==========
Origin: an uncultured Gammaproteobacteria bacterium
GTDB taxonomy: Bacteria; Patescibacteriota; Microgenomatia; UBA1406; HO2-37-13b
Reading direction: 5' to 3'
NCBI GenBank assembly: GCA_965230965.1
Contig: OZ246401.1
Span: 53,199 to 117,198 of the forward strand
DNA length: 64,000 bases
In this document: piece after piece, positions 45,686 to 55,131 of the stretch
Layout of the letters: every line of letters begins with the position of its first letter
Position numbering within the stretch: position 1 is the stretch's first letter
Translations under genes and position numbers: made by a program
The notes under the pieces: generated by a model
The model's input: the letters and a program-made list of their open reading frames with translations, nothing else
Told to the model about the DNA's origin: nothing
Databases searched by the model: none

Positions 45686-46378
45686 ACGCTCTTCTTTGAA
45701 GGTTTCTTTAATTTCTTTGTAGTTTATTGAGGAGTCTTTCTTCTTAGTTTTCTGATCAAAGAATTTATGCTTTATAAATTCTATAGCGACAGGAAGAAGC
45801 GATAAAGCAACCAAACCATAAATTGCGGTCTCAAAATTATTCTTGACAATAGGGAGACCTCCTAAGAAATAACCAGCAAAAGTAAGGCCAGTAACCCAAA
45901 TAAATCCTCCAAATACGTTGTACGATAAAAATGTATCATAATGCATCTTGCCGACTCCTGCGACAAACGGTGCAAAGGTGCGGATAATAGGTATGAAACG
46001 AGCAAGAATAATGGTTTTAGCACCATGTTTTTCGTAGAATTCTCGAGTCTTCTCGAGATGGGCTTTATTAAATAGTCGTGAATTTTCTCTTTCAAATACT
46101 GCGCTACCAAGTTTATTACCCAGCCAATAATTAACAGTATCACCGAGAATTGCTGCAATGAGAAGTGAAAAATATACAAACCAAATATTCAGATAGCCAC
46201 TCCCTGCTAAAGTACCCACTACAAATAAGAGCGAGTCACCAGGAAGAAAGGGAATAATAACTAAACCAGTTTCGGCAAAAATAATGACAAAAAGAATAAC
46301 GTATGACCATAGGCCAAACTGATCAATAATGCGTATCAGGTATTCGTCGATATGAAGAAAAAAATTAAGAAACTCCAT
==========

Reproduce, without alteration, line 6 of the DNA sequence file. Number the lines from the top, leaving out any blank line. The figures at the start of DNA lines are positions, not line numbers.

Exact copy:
Span: 53,199 to 117,198 of the forward strand